The Global Consumers & Global Mergers & Acquisitions, population relocation. - PART 4 Isokratia Global
Merger and acquisition activities are reaching unprecedented levels as industries are consolidating on a global basis. Across countries, such actions become even more common. The realignment of companies is occurring faster than one could have imagined. Global monopolies and oligopolies are beginning to emerge. Examples here are the cases of Microsoft and Intel that are both on the verge of worldwide monopolies. At a national level there are rules and codes of practise to protect the consumer against monopolies and oligopolies. What about the protection of consumers outside the national frontiers.
No market is too far for the global consumer. Technological advancements give the freedom to consumers to buy from national, regional and global suppliers, irrespective of their location. New technology enables people to purchase from anywhere around the world. It enables people to get medical advice, or education anywhere in the country, the region or the globe.
The UK’s private health industry, in the 70s and 80s heavily relied on demand from other countries nearby, such as Europe, and the Middle East. Now we are witnessing a reverse flow where UK citizens buy health treatment from other countries such as Belgium, France, Germany, America, India and even smaller countries such as Cyprus, where surgery seems to be more affordable and waiting lists are non existent.
It is possible in the future that we will see the reverse of influx. Since the industrial revolution and especially during the 20th century, people were abandoning small rural locations, in favour of moving to big cities, just because they can find work more easily at the city. The reversing has already begun. New technologies in the future will enable more and more people to work from home, whilst maintaining daily and instant contact with their offices and or even factories. In the early months of 2003, the UK government is trying to make it an employee’s right to opt for flexible working hours and work from home, despite fierce opposition from employer’s associations. Will it happen?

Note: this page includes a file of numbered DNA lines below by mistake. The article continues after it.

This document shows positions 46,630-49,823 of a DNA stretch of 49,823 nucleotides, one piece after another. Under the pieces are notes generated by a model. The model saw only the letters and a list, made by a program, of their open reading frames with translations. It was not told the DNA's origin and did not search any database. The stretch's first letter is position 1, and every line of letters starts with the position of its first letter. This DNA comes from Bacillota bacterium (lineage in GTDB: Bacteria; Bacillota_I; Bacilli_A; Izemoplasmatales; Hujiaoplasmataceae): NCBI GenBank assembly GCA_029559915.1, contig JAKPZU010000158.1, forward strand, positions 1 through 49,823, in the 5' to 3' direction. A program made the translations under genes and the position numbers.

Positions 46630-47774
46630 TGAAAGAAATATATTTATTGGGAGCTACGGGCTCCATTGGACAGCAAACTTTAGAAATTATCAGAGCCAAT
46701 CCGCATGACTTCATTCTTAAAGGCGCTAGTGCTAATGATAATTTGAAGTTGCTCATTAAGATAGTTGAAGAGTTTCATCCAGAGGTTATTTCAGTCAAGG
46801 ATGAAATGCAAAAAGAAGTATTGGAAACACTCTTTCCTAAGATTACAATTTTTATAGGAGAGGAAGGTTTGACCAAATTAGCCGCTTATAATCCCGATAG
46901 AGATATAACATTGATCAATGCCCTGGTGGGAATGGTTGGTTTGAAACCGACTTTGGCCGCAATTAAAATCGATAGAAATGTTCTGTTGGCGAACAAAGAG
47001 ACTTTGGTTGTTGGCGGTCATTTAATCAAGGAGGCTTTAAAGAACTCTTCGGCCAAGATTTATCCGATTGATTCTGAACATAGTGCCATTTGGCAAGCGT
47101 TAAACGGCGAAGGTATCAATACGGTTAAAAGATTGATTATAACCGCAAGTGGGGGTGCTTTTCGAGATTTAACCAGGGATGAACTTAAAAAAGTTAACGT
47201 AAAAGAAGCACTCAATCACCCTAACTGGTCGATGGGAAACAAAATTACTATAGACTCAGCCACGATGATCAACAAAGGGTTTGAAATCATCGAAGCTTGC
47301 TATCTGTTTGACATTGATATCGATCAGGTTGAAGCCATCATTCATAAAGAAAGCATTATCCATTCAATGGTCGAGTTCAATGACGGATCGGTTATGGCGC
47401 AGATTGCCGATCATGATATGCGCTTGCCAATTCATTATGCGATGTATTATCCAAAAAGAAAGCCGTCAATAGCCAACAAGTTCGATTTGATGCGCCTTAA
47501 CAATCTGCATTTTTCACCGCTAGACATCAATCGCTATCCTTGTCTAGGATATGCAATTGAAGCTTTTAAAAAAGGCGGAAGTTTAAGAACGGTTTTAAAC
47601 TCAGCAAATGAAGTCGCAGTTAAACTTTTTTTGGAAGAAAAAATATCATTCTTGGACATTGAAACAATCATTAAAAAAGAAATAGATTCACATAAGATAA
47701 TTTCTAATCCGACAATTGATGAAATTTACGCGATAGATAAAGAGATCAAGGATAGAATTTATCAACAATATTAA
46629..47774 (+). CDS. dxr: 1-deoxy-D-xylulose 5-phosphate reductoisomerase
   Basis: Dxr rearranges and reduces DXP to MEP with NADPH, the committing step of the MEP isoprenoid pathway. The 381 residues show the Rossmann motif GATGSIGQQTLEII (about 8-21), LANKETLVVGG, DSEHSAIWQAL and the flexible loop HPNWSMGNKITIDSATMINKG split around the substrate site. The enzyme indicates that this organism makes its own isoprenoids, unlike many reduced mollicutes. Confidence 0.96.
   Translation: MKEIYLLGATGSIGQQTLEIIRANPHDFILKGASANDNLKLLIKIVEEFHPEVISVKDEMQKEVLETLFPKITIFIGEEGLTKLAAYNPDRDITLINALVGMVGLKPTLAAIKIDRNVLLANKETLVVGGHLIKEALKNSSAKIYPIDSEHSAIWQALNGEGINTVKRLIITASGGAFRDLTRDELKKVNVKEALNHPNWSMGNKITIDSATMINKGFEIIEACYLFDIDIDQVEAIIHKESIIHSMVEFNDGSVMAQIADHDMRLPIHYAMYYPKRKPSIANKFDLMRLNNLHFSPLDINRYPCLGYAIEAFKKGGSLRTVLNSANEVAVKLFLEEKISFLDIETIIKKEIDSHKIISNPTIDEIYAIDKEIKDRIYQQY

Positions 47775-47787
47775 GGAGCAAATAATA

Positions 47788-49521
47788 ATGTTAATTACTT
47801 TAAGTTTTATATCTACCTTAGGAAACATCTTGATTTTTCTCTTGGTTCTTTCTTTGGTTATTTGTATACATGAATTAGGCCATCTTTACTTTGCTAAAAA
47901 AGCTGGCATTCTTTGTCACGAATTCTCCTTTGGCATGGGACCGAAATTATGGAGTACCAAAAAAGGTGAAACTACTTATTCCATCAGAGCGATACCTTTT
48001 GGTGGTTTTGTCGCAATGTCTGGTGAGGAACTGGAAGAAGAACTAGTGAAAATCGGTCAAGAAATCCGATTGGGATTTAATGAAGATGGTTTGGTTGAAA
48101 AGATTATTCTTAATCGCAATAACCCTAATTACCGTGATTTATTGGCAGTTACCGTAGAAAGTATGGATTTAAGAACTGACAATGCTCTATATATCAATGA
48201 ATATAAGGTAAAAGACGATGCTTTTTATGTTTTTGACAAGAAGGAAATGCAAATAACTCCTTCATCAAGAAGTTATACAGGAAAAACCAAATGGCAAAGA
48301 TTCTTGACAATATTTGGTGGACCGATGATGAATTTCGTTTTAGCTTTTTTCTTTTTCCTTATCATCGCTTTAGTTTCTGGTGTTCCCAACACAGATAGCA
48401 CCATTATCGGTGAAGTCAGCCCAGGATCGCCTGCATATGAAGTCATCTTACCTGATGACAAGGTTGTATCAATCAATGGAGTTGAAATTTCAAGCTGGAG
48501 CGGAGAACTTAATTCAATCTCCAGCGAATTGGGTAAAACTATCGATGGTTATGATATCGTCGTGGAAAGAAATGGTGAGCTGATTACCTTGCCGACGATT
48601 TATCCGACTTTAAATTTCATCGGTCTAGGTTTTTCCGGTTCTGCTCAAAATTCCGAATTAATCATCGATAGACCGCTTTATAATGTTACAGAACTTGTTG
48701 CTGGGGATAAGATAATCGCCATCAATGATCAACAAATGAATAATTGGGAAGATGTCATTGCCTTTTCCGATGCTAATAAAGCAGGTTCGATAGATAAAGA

My workaholic corporate bank mangers Sandra ( Barclays) has been working from home for a couple of years now. She finds it much more productive and less stressful. Less time wasted in road travelling during high traffic times and more cost effective to her employer Barclays Bank.
New technologies enable consumers to both buy and sell products and services from wherever they may be able to achieve better pricing, without having to go to high street shops or industrial areas. I see a time where a reversal of influx of population to cities may begin to happen, where people will begin to move out into villages, some of which may be completely abandoned now.
The same can happen in a wider frame with global dimensions. People move from country to country, from region to region. Live in one country and employed by a company from another country miles away. Live in a certain location during a working life and then migrate to a different location for retirement, within a country; within a region; within the globe.
I believe in a small way it has already started. A great example here is the state of Florida in America. I hear that a population of about 11 million people has more than doubled to something like 26 million now. ( Don’t quote me on these figures please they are unconfirmed but I believe them to be true). Americans are not the only ones relocating. All these will eventually have a global effect.